As his speech progressed, we found ourselves once again, considering life from a different point of view.  Few in the audience are of retirement age.  Yet Felix was speaking of the desperation some older residences contemplate.  Thoughts such as, “shall I pay for medication or food,” or “do I have enough income to sustain me?”  Real estate taxes continue to rise and are more than what some elderly can afford.  The economy and retirement are things we must all consider…regardless of where we are in life.

Our Table Topics master, Sharon Patish brought a lighter side to the meeting.  Our contestants had time to weigh in on their best, and worst vacations, as well as letting us know their preferences on the length of time away, and even where to go on a destination wedding vacation.  Of course, there can only be one Table Topics Winner, and this week, Tara Christou told us about her best vacation, where she and her family were able to view the aurora borealis and even play with reindeer (Santa Claus was not included).

Tu Duong, our Master Evaluator, along with his able team, Dan Sanchez-Galarraga and, Paula Hesch added to our knowledge with some evaluation tips.  Two suggestions are:

  1. Don’t use lengthy notes — outlines are easier to handle.
  2. Particularly, when stating a problem, leave the audience with a call to action.

 

From the “New Miami,” to learning American Politics, to Living a Dog’s Life….

You missed a great hour if you didn’t make it to our Miracle Mile Toastmasters meeting.  There were 2 marvelous prepared speeches, and innovative Table Topics questions. We learned one of our members won an award at her company’s “boot camp” training, another Award Winning Toastmaster will be off to London to continue her career there, and OMG, if Alex could be anything else it would be a dog???

Our first speaker, Angela Martinez is a Miami Realtor who spoke about “The New Miami.”  Angela compared the real estate market to the stock market with it’s ups and downs.  “After all, it can’t always be driving upward.”  We’ve certainly seen bumps in the road, but understanding what drives and sustains the market is important.  Some of the statistics she gave were encouraging.  Buying a home can be an excellent investment as a place to live or to rent.  Currently 50% of the homes/condos in Miami are rented.  Miami is the #2 city in the country when looking at population growth.  We have more than 26,000 additional jobs in January 2017, than in January 2016.  Future development looks excellent.  It seems now is an exciting time for the real estate industry.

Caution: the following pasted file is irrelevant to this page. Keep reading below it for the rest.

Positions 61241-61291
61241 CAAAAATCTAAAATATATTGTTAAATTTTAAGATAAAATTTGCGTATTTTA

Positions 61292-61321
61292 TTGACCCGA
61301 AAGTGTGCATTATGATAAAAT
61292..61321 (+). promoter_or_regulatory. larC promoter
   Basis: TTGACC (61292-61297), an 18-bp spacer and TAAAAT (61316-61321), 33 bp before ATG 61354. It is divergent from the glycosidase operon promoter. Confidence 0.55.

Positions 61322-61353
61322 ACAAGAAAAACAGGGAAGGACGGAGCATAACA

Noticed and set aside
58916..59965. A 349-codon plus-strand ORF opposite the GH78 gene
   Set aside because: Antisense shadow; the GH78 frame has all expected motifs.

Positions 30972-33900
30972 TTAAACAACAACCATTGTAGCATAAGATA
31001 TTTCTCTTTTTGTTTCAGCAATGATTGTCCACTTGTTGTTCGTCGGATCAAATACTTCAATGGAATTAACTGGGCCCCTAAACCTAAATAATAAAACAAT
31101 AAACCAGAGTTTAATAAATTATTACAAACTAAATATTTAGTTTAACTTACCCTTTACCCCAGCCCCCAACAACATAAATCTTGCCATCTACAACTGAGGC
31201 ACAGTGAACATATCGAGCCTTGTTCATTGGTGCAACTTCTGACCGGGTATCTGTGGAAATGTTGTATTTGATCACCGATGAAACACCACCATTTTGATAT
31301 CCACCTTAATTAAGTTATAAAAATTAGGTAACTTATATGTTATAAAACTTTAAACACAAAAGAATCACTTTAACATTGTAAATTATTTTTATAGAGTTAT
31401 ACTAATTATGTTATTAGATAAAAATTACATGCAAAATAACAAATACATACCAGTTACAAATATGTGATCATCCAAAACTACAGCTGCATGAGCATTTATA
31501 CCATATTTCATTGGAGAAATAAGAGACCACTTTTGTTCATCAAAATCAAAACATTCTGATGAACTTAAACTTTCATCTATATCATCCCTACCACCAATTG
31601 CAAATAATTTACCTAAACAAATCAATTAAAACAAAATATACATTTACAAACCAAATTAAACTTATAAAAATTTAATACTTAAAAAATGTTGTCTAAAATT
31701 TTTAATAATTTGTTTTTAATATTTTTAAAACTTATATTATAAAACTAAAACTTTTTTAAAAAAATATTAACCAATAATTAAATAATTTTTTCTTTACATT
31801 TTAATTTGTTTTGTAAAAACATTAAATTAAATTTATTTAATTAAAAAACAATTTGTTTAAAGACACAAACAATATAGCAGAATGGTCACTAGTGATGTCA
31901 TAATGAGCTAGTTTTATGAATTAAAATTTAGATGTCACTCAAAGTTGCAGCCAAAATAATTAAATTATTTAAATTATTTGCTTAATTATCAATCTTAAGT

Our second speaker was Felix Lorenzo.  Coming from Cuba he brings an interesting perspective to his speeches.  He said on his arrival to the United States, folks said he came from a banana country (or republic).  He wasn’t quite sure what that was.  Felix noted that as a young person Communist newspapers were shut down.  Later after regime changes, he noted that many people who worked actively in the former government, found jobs in the new — there was a requirement however — becoming a communist.  Today, Felix is neither a Republican nor a Democrat.  Instead he is proudly an Independent.  What he does do is listen to both sides of political discussions and recommends we practice using our listening skills as well.

Table Topics was most enjoyable.  Our speakers were Tu Duong, Alex Moreira, Jerry Bailey, Ghislaine Demombynes, Arlene Amitirigala, Hang Tran and Mike Molina.  It was hard to choose the top three from this group.  In third place was our award-winning Table Topics speaker, Arlene Amitirigala, speaking on WHAT?  She’s moving to London!  Our loss is the UK’s gain.  In second place was Mike Molina who admitted he doesn’t think about others as often as he should.  Our Mike?  Say it isn’t so.  And the winner was Alex Moreira who believes a dogs life isn’t so bad.  His mentor:

SCOOBY

Our evaluation team (Chris Mesa, Elena Cobo and Sharon Patish) gave us all something to think about before we deliver another speech.

  • In order to make a point — use examples that are relevant to the audience.
  • If your giving statistics round up your numbers (i.e, more than 20,000 instead of 20,435).
  • Make your ending strong.  Preface it with a comment like, “This I know for sure.”
  • Organize the speech.